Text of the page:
What to Say About Afterschooling - Building an Interest in Traditional and Educational Toys
Posted Aug 26 2008 11:36pm
My friend,Crystal and I have started “afterschooling”. We’re not sure how to tell you why. Actually, we’ve tried to tell folks, “why” and have been met with a variety of responses – none of them exactly what we had hoped to receive. We’re not sure what we hoped to receive but, exasperated eye-rolling, appalled looks and competitive inquiries weren’t it.
Perhaps we expected looks of awe and admiration. Actually, I’m sure that’s what we expected or at least for what we yearned. A bit taken aback, we’ve stopped telling people and have reconsidered our reasons for afterschooling.
It’s always a good idea to rethink your thinking.
What were we thinking? Well, Crystal’s in-laws home school and she would dearly love to do the same. DH doesn’t agree. I too would love to home school but, gotta bring home the bacon, at least some of it.
As is common among somewhat crunchy types and over involved parents, we have been home schooling our batches of preschoolers for several years now. We’re suckers for educational field trips and “how to” books on educating preschoolers. We expose them to literature, history and science and eschew television and electronic “educational” toys. We do projects, make costumes, go to Shakespeare plays and ask docents at local museums to “bring it down” to a 5-year-old level – often to their annoyance.
Now our eldest children will start kindergarten. Rather than stop home schooling, we’ve decided to continue but, use a more structured approach. Noting that our local schools have little time to cover science, history and the arts, we plan to concentrate in these areas. We know we’ll be helping our kids with endless math and reading worksheets…so why go there? Instead, using The Well Trained Mind as a starting point, we’ve put together a simple Science and History based curriculum, that incorporates arts, designed to cover those areas schools may miss.
But, we have ulterior motives, at least I do! That’s what’s hard to explain.
You see, our kids don’t watch TV, an occasional video, bits and pieces of shows at friend’s houses, but no TV. We don’t buy Barbies, or action figures, or game boys or character based toys. We have no kiddie software or electronic learning toys.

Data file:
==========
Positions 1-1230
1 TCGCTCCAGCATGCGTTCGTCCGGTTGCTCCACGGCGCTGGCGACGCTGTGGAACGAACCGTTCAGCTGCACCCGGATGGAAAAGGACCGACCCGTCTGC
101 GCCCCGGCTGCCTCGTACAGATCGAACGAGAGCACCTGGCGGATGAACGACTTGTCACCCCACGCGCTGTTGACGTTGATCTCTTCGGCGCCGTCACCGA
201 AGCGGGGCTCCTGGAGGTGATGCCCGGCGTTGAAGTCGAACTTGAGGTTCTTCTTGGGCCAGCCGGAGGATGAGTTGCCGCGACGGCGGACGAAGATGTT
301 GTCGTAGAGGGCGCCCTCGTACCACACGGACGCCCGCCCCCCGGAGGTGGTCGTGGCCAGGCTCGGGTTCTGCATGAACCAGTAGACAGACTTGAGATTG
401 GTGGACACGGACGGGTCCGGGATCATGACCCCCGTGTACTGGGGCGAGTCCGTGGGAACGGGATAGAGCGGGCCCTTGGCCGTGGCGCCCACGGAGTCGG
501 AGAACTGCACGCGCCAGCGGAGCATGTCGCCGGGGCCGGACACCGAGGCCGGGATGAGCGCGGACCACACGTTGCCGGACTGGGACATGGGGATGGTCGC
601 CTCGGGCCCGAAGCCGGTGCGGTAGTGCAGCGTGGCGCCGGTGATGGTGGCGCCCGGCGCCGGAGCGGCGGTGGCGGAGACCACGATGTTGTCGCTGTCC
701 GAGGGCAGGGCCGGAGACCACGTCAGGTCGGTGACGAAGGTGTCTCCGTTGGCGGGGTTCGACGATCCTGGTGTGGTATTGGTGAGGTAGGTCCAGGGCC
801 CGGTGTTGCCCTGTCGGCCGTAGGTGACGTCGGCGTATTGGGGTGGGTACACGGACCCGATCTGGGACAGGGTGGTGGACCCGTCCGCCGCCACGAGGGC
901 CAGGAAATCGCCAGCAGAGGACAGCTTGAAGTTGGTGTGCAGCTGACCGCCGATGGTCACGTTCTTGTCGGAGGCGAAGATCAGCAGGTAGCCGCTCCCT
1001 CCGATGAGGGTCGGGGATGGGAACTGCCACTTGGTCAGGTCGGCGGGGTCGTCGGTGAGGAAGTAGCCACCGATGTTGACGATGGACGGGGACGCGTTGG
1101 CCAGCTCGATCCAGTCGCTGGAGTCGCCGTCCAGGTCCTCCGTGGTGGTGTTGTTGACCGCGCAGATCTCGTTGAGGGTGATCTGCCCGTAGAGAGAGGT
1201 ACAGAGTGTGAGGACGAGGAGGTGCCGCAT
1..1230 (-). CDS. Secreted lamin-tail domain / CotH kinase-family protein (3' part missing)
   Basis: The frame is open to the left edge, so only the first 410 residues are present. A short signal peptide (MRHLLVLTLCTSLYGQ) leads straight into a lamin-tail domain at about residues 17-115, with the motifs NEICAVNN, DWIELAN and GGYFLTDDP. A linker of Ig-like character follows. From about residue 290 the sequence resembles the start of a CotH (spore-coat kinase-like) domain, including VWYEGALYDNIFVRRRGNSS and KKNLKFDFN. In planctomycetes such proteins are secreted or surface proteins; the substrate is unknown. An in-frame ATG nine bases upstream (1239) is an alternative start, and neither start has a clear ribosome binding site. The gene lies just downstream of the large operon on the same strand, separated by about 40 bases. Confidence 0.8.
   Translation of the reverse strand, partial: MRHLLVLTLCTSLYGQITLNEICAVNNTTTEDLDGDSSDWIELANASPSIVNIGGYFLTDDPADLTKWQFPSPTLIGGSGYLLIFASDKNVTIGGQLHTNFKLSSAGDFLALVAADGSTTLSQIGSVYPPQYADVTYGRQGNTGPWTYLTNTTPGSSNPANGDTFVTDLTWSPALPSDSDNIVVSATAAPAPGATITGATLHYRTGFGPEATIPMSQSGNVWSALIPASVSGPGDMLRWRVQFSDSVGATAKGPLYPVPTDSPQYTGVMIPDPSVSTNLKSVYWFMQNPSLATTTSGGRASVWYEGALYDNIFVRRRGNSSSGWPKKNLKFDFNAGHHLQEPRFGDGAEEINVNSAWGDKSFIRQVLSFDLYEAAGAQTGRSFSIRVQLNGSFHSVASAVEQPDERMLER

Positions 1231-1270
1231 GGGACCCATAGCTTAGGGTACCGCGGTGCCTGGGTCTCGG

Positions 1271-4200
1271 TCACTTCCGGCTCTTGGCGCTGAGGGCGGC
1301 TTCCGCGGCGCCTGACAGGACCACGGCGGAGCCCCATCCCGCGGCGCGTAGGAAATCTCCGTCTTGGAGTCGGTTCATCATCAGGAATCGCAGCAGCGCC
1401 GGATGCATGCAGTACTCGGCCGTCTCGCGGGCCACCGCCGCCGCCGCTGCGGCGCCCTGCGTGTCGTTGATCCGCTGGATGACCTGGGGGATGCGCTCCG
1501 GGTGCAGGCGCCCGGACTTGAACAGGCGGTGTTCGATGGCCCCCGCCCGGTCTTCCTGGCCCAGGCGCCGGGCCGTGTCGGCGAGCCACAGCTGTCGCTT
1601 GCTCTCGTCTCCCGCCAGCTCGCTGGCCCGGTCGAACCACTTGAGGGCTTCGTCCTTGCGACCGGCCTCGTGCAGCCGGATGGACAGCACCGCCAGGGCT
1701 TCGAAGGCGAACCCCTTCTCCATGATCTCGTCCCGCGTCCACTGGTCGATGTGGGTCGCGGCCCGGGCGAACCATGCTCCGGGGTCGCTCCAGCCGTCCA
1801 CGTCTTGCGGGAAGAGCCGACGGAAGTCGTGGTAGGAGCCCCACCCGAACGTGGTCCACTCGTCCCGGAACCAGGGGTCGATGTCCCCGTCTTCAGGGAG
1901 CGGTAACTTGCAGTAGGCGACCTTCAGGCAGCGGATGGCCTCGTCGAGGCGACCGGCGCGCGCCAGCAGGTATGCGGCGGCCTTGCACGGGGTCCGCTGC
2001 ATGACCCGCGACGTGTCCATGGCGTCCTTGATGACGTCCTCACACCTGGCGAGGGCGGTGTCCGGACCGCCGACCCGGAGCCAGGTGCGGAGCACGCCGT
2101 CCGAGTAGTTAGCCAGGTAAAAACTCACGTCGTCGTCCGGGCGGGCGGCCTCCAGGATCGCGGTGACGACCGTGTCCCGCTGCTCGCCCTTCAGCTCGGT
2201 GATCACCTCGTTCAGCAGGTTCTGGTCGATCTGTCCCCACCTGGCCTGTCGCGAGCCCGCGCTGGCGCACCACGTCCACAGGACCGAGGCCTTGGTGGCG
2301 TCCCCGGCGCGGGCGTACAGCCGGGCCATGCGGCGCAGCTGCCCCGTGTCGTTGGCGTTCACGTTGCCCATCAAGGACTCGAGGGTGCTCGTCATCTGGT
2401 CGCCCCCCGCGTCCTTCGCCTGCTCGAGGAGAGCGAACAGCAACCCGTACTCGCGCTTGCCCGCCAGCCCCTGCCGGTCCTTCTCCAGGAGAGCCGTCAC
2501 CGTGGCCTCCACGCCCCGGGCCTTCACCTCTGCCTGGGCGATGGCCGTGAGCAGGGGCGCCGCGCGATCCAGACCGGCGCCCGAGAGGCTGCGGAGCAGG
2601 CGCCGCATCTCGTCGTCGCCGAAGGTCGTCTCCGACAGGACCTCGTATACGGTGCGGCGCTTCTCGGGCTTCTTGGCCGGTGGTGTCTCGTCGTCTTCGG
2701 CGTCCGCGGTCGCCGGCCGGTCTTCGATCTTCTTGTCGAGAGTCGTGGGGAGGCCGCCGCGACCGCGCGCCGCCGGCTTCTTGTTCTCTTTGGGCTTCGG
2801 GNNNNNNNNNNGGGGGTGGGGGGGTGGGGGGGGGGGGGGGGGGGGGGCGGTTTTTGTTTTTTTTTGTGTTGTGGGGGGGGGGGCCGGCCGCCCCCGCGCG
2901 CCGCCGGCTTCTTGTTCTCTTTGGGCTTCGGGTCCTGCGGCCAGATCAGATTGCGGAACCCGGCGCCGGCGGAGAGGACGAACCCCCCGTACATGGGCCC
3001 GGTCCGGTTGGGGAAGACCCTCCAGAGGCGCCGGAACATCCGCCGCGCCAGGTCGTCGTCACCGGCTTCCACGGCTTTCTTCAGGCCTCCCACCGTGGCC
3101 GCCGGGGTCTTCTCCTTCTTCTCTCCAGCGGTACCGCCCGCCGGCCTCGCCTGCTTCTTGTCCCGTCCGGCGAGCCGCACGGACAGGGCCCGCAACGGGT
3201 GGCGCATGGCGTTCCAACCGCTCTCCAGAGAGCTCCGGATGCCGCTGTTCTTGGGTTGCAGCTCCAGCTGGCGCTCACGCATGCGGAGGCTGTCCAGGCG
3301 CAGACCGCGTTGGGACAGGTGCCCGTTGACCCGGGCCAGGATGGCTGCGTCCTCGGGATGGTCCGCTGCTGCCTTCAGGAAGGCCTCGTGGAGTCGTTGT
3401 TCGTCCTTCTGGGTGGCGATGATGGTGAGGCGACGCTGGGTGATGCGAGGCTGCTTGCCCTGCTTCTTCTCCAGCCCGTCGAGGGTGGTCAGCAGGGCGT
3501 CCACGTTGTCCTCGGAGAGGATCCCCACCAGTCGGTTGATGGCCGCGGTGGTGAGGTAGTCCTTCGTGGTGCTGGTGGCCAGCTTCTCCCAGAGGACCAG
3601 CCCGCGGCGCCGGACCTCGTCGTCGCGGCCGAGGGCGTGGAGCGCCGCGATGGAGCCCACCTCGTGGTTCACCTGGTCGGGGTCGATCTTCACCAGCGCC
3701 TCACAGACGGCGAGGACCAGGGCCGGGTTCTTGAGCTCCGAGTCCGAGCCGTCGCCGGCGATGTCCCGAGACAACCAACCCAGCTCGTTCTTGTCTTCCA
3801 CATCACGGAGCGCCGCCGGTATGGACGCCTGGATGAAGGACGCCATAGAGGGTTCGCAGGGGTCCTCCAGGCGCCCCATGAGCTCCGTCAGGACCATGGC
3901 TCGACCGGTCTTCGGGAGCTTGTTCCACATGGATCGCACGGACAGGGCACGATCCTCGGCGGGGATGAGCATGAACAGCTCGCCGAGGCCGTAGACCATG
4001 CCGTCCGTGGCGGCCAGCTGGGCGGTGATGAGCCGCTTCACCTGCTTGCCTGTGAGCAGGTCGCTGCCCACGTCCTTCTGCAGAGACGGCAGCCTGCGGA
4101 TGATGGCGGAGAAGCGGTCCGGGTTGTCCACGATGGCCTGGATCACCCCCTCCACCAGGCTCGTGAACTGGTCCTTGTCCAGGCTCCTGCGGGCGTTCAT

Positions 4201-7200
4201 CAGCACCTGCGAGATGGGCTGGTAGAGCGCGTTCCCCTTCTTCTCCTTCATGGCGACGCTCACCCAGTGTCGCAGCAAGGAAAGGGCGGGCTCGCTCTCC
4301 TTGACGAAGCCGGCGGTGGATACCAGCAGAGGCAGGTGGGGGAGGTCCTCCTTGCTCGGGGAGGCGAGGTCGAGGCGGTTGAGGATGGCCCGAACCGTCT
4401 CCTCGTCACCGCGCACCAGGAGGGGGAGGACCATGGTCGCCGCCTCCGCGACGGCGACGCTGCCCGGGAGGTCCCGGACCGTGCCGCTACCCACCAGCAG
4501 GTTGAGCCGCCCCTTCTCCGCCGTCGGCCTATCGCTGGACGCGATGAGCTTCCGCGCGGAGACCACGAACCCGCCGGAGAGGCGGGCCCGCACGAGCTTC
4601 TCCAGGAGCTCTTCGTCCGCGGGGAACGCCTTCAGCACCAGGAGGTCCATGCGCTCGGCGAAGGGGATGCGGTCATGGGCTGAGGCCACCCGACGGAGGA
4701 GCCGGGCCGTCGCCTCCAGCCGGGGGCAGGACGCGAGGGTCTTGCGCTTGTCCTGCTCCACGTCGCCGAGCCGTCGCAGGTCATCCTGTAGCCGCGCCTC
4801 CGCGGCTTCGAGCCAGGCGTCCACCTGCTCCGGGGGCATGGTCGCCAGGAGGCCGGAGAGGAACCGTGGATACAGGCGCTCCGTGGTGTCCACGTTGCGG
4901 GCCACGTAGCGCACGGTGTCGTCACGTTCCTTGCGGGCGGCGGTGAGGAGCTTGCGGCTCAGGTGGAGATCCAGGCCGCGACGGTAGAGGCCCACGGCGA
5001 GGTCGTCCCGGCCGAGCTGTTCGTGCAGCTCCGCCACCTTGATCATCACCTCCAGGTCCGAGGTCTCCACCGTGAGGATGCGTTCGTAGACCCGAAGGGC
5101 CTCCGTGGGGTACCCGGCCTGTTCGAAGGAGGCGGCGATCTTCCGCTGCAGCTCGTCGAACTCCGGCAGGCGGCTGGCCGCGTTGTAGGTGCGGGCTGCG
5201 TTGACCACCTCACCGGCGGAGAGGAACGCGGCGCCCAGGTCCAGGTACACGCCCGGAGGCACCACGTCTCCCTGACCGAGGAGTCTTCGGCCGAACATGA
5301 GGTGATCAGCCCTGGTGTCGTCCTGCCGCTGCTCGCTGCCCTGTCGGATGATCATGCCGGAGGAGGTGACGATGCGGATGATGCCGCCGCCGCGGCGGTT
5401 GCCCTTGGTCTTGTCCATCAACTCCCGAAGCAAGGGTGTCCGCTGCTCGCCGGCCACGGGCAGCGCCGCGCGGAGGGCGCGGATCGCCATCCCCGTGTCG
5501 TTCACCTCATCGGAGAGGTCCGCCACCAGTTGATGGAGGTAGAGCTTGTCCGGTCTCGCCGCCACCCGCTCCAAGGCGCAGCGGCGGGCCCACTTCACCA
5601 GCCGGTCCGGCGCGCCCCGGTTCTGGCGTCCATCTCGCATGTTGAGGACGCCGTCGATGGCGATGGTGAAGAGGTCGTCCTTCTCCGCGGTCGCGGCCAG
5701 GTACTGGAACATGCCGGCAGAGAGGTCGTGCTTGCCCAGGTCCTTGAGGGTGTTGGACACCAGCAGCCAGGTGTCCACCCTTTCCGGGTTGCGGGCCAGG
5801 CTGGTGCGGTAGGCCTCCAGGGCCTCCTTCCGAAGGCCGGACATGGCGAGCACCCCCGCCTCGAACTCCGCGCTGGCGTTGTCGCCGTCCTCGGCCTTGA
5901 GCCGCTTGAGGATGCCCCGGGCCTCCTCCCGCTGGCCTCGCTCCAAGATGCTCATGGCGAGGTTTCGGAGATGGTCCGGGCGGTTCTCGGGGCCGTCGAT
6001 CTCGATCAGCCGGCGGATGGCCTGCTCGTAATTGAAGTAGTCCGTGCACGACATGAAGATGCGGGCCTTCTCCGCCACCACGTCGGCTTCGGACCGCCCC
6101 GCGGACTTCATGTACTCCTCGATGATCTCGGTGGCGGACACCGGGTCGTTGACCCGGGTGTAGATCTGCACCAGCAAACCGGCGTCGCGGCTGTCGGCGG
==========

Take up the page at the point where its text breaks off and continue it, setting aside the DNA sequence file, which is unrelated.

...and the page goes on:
It’s not that our kids have nothing to do. Our houses are overrun with wooden toys, Legos, Playmobil figures, fabric dolls, art supplies and books…lots of them. Instead of collecting Pokemon cards and learning the intricacies of adult designed characters, our kids collect rocks and learn about the differences between them. Instead of watching TV, they listen to audio books. Instead of playing with dolls and action figures with well developed “background stories’ they use generic figures or bits of rock or wood to represent people and create their own. We follow the Rule of Three and actually buy fewer toys - they just last longer and are used more often.
We let our kids be kids. They play sports and play games. They have lots of unstructured time but, absent the spell of commercial TV and toys, they develop passions outside that realm.
Let me explain, or try to. To some extent we, like many parents believe that some “benign neglect’ is good for kids. Let them be bored from time to time. Let them make up their own games. For kids exposed to television, game boys and commercials, that often results in adults we DON’T EVEN KNOW encouraging our children to “get interested in” characters created specifically to sell a toy, a game or an electronic device. So, that's the type of games they make-up or don't make up actually - reenact is probably a better word. These unknown toy marketers direct too many children's play these days with detailed story lines and inflexible characters. Who are these guys?
Wait, actually, I DO know who these guys are. they used to be me! I worked in the children’s products industries. I was young single and well, “unaware”. I saw sex and violence from an adults’ viewpoint, honed after years of slooowly being exposed to it in a much less violence, sex and media driven world. I wasn't a parent. I had no knowledge of child development. I attended seminars on how to sell to children, not how to best meet their needsand encourage growth.
Most toy, television and game marketers are like I was. I’m not anymore. I wouldn’t want the old me directing my child’s play. So I do it myself – afterschooling.
Does this sound incoherent? Am I rationalizing? Perhaps. Maybe I just want to educate my own child. Maybe I just enjoy teaching him so much, I don’t want to stop. Maybe so.
Well, so be it. I’ll keep schooling him while realizing that he’ll have “school” to contend with too. I’ll be challenged to make it fun. For me that means, no worksheets, no lectures, just “unschooling” … to a structured curriculum. Hopefully this will fill the void usually filled by commercial interests. Maybe it will resemble my childhood but in a bit more thoughtful way.